“Choose obvious over clever every time,” writes Cap Watkins in “The Boring Designer.” As a design team leader, Cap values designers who don’t feel the need to put their personal mark or flourish on their product, who recognize that time and budget constraints may limit what they can deliver, and who prioritize accordingly.
In my own experience, “Wouldn’t it be cool if…?” conversations are red flags that indicate that the upcoming discussion could lead down the wrong path (not always, of course). Just because you’re excited about something doesn’t mean it’s what the user wants or needs. For example, don’t be afraid to endorse an existing, “boring” framework like Bootstrap if it helps with consistency and gets the product out the door faster. Users want real solutions ahead of “delight.”
Bad design comes from products that try to be everything to everyone or that are built as portfolio material for their designers. Help keep your team grounded by bringing discussions back to the problems you initially set out to solve.
3. Negotiation and Diplomacy: Own the design
As a designer, your goal should be to own the design from concept all the way through to implementation. That is the ultimate realization of your role as the designer.
Owning the design means that you’re responsible for what ships. It’s your job to see it through to completion. If it’s hard to use, that’s on you. If it’s ugly, that’s on you. If it doesn’t meet customer needs, that’s right, on you. It’s a big weight, but that’s the cost of ownership. But owning it doesn’t mean forcing it on the rest of the team. If you make their jobs harder they won’t want to work with you. You need a delicate touch and a team-first mentality.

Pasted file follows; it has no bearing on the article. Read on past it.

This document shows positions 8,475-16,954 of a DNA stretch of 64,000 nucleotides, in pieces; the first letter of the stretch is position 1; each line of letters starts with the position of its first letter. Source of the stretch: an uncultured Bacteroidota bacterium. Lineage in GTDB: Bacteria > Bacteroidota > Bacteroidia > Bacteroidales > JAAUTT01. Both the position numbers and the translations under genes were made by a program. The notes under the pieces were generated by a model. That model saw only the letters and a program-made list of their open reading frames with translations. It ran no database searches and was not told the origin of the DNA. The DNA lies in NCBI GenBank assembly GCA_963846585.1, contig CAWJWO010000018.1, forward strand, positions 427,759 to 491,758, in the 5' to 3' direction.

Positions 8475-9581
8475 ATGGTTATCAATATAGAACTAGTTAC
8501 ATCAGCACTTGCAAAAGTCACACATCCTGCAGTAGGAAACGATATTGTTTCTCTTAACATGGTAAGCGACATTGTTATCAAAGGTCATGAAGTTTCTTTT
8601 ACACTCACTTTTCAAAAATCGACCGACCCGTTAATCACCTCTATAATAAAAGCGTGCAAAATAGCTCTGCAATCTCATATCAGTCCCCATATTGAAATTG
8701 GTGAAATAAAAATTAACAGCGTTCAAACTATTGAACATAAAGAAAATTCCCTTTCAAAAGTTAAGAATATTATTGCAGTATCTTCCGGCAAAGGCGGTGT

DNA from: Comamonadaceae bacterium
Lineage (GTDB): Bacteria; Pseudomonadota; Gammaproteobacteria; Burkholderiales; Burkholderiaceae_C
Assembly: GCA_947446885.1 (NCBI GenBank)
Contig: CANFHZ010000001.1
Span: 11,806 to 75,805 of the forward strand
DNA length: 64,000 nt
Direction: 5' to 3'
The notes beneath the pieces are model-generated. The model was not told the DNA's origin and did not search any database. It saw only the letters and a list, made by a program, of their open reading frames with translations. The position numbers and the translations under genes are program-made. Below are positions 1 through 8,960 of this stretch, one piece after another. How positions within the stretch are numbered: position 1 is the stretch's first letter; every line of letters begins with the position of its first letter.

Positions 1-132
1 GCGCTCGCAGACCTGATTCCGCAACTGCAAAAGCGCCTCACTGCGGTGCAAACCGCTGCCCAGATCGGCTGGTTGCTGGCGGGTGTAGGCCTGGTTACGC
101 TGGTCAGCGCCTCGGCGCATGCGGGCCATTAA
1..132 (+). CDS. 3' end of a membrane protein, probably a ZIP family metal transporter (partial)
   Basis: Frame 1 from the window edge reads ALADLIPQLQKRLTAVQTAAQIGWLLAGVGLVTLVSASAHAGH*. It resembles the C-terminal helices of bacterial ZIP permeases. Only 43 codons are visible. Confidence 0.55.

It won’t be easy. You will encounter pushback along the way. You will feel at times that the other people on your team are your adversaries rather than your allies, but you can’t let yourself get sucked into that binary way of thinking. A successful launch means that everyone feels that they participated in the process. The effective designer brings people together.
The smartest way to avoid “us vs. them” conversations when it comes to your design is to frame discussions and decisions as tradeoffs. Tradeoffs say, “Sure, we can do that, but here’s what will happen if we do…” Tradeoffs align goals and get everyone on the same page, as opposed to debates, which result in a winner and a loser.
If they want to ship it without a critical piece, you need to make the case that the experience will be negatively affected if they do. But you also have to be able to compromise if you get a dev estimate that’s way out there. If they want to add a feature that you think is unnecessary, tell them what you think will be the result if they do (and, of course, you can use user testing to reinforce your case). Everything is a tradeoff when it comes to the end user experience. Framing things around right and wrong won’t get you very far.
The best way to make your mark as a UX Designer is to improve the experience of products that are actually used. But you can’t do it on your own. You need to trust and rely on the people you work with to get great products out the door. You can advocate for the user by advocating for your role as a designer, showing your teammates the value you provide and giving them a good experience working with you. You need your team and your team needs you, and the key to that relationship isn’t how awesome you are at Sketch or wireframing. It’s how you manage your role on the team using soft skills, skills that will help you in more than just your job.